I realise that. However, video memory is closer (in terms of latencies, and coincidentally physically) to the GPU than system memory, because it's on the same card. If I can utilise more video memory for graphics-related code and data, the result is a decrease in overall graphical latencies. Correct me if I'm wrong.

    Quote Originally Posted by tjones00 View Post
    ie. a 1GB card isn't necessarily faster than a 512mb card with the same gpu if more than 512mb isn't used due to bandwidth limitations.
    Since I already own a 1GB card, this point is moot.

    [QUOTE=tjones00;10492027]
    It's the same selling point as rpm with a hdd 7200 rpm doesn't mean its faster than a 5600 rpm drive. bandwidth tests that manufacturers generally do not report is the definitive speed test for a hdd.
    [QUOTE]

    Bandwidth tests are not reported because you need to test the drive inside a given system. Latencies from many internal components (hardware and software) contribute to a hard drive's resulting bandwidth. Upgrading from a 5400 to its 7200 equivalent without changing any other components will almost always produce a performance increase. One should also note that bandwidth is not a good measurement of overall drive performance; picture the case where you're reading 50 files from 50 different locations on the drive at once - which is not uncommon in servers and gaming rigs - you want your disk to be able to seek to the new locations as quickly as possible. But this thread is not about hard drives, it's about graphics cards.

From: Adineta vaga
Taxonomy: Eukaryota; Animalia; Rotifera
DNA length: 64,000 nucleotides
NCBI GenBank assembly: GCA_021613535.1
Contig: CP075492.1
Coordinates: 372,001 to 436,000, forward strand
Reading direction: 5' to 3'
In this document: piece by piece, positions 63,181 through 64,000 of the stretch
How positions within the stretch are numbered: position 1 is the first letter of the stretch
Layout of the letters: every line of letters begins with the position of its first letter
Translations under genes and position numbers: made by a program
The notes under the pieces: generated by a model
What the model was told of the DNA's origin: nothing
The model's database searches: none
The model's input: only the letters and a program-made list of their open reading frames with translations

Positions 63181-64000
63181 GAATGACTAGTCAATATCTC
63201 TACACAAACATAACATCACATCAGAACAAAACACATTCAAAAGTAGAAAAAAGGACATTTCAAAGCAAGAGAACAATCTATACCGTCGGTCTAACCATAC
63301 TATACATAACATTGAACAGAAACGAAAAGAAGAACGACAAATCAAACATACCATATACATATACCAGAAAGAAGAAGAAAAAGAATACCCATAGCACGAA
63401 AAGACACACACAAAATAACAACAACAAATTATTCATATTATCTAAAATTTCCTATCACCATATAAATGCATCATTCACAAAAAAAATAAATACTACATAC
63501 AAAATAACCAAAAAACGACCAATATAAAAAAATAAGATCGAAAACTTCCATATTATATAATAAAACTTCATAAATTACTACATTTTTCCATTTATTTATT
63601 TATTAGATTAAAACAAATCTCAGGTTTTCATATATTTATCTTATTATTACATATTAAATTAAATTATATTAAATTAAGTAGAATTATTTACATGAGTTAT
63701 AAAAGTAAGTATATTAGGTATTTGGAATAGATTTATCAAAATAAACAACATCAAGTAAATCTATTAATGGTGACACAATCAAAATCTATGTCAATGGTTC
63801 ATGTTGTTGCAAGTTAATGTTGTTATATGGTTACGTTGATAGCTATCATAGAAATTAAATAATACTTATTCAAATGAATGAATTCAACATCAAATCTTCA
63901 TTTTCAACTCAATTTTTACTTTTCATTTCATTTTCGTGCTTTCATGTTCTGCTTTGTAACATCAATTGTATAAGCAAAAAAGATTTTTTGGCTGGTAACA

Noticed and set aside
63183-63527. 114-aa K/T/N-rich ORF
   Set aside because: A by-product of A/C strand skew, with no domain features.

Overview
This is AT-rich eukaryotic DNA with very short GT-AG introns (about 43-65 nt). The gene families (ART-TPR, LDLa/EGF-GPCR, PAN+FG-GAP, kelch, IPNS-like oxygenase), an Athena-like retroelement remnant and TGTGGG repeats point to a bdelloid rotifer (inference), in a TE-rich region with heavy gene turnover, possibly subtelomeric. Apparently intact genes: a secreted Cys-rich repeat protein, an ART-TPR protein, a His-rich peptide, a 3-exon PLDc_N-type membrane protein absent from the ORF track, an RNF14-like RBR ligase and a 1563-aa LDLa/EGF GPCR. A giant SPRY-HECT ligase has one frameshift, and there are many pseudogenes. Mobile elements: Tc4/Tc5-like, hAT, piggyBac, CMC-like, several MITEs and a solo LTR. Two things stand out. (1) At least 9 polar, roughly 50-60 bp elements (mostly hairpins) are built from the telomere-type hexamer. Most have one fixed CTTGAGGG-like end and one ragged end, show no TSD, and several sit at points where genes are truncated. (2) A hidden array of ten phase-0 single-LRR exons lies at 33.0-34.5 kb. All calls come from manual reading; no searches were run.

Quote Originally Posted by tjones00 View Post
    Since you can't tweak the ram settings on graphics cards the way people get improved performance is by overclocking the gpu.
    Overclocking the GPU is not generally a good idea. If you're lucky, you'll get a slight performance increase. If you're not quite so lucky, you'll have your GPU throttled and get a moderate performance decrease. If you're unlucky, you'll have your GPU significantly throttled and end up with severely degraded performance. If you're unluckier still, you'll have your GPU reset from time to time. If you're unluckier than that, you'll have your GPU melt and become worthless. If you're the unluckiest man ever, your GPU will melt onto your motherboard resulting in a bricked system.

    "Can't tweak the ram settings on graphics cards" - what exactly did you mean by this? I can't figure out to which "settings" you refer.

    Thanks for your reply, and I apologise in advance if I offended you with my response, it may come across terse as I am quite tired and not very good with people.

  4. #4
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    Re: Nvidia video memory misreported

    There is nothing wrong with either lspci or the card, the output you have is normal.
    http://www.linuxquestions.org/questi...memory-853165/

  5. #5
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    Re: Nvidia video memory misreported

    Quote Originally Posted by cchhrriiss121212 View Post
    There is nothing wrong with either lspci or the card, the output you have is normal.
    http://www.linuxquestions.org/questi...memory-853165/
    Thank you. I wonder why I didn't find when I was searching... oh well.